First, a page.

Wyandotte high school program helps stop mental health stigma

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Using technology and a lot of heart, Zack Grew has out together the website for teen task force here at Roosevelt High School in Wyandotte.  

This is my name, so if I click on me you can learn a little bit about me and my experience with mental health and the problems I have been through.  

The reason for the new group? Making sure no student feels alone during a tough time in their life.  

"I lost my grandmother to an opioid addiction she had," Grew said. "That was a really hard time in my life and I didn't have anyone in my life that I could go to. So I just feel like it's my responsibility as a human being to make sure no one else is going through a hardship or they feel they have to do something completely awful to get rid of these problems."

Sadly, that's happened a few times here in Wyandotte.  Two students died of suicide.  It was a wakeup call for the district led by principal Tom Kell and his team of social workers and counselors. 

"We had a couple rough years and I've noticed a big increase in mental health concerns with kids and a big decrease in the services that are available, especially in Wayne County," said Maria Sutka, social worker.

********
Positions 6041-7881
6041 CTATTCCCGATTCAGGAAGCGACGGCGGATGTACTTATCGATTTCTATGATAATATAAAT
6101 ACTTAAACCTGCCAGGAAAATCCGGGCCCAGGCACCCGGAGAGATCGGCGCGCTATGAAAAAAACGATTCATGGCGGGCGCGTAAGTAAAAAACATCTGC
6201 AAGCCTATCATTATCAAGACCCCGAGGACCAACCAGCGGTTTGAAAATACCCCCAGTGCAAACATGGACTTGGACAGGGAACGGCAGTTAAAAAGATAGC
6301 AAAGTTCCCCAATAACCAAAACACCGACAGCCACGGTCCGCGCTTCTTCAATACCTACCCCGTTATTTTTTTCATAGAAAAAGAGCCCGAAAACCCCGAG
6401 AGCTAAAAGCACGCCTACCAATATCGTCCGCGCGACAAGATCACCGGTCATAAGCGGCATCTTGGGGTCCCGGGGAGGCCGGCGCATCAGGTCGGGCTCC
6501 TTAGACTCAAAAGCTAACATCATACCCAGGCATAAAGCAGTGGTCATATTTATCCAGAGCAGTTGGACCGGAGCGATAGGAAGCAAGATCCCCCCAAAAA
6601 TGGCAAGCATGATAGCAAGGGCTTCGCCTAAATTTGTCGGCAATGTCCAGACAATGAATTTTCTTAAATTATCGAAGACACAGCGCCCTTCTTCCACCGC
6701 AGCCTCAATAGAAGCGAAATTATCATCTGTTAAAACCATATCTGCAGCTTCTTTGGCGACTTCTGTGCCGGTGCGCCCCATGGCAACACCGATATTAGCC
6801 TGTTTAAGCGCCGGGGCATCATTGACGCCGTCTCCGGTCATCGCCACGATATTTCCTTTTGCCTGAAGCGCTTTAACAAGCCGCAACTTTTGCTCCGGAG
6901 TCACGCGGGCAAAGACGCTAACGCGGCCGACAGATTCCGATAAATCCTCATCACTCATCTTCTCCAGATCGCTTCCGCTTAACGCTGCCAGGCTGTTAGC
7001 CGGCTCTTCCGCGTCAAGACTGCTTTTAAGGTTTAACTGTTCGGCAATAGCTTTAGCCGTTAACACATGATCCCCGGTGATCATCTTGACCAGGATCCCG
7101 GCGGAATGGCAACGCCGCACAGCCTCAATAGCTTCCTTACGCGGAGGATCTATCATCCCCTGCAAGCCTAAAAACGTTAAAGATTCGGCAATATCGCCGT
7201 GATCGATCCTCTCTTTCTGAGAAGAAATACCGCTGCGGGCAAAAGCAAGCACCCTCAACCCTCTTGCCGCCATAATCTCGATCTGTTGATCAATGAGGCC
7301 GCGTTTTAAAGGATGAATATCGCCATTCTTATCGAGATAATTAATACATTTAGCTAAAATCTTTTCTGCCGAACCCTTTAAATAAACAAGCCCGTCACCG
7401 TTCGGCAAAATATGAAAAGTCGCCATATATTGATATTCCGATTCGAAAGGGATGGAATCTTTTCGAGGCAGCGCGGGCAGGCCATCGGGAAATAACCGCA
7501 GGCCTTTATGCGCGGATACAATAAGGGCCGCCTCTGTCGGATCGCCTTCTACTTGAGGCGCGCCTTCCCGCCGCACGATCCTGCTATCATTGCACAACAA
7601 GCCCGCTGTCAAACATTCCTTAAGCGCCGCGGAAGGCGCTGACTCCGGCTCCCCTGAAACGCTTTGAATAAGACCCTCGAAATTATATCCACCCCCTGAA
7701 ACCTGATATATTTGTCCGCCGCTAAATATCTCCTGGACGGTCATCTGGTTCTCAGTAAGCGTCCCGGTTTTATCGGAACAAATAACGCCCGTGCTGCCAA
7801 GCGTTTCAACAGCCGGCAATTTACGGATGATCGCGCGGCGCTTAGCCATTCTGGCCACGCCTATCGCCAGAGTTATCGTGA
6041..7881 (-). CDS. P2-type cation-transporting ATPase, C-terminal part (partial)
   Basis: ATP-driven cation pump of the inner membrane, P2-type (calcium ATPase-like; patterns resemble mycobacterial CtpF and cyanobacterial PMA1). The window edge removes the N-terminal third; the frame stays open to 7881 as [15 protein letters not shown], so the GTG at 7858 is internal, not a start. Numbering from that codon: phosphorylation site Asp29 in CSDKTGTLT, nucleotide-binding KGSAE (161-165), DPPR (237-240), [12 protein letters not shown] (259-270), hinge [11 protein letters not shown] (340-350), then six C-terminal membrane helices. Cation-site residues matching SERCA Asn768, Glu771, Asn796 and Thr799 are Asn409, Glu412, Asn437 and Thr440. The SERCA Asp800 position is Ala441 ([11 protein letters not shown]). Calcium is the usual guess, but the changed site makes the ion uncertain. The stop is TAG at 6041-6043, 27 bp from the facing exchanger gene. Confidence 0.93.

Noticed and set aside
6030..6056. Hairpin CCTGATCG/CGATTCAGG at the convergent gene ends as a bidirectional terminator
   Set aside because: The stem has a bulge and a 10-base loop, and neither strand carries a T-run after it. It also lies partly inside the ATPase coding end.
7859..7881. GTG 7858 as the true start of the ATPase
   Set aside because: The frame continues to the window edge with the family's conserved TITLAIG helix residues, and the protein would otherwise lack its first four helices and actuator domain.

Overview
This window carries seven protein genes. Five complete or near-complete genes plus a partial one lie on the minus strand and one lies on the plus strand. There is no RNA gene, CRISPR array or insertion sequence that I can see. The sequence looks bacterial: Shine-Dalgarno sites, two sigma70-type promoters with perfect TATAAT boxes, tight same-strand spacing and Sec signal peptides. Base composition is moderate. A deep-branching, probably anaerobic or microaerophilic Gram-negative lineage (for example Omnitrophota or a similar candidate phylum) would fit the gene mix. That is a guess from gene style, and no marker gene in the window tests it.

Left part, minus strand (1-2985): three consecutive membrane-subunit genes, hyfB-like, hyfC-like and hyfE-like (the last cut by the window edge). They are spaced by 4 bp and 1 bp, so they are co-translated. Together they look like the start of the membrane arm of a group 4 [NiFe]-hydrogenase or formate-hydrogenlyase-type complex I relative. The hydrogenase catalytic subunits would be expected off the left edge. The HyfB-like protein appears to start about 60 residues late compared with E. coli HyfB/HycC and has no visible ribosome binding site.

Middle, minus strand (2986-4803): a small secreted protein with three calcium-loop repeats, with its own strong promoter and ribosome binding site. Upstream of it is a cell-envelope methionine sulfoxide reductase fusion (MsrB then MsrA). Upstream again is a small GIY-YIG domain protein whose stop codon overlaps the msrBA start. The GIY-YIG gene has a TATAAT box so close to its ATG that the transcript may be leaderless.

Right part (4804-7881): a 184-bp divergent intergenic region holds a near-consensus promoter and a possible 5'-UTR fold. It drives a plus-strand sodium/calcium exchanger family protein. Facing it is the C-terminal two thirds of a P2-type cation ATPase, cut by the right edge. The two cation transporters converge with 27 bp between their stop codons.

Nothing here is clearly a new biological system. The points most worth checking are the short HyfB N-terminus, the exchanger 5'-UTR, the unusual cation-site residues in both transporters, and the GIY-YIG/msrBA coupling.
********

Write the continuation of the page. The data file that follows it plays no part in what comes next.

So the school looked within and helped train these teen mentors to be on the lookout.

"I tried to educate the school about mental health as well," said Hannah Gripp, a teen mentor. "And let them know that no matter what they're going through, that we are here for them and we are a resource at our school."

"I grew up in a couple rough neighborhoods," said Owen Helfrich, a teen mentor. "I've been in and out of drama and all kinds of things. Not too much but I could definitely relate to almost anyone or anything. So I am there for a lot of people and I have a lot of friends that call on me and I have a lot of people I call."

The counselors have seen a difference-the biggest being the fact that students are looking out for each other.  Literally.  

"These kids are the eyes in the ears of the school," said Derek Hoffman, a counselor. "If they see a kid who looks down in the classroom, down in the hallways, we can pick them up and say come join us one day at lunch. Play Uno, play Jenga, talk about getting involved in something at the school and something that is going to make their high school experience a better one - and life overall better."

Through the games, the talk, the lifting of spirits, the Wyandotte community has built a resource to take care of its most important resource.  It's future.  

"We're human beings, we have to look out for each other," said Grew.

For more information go to https://www.rhsteentaskforce.org/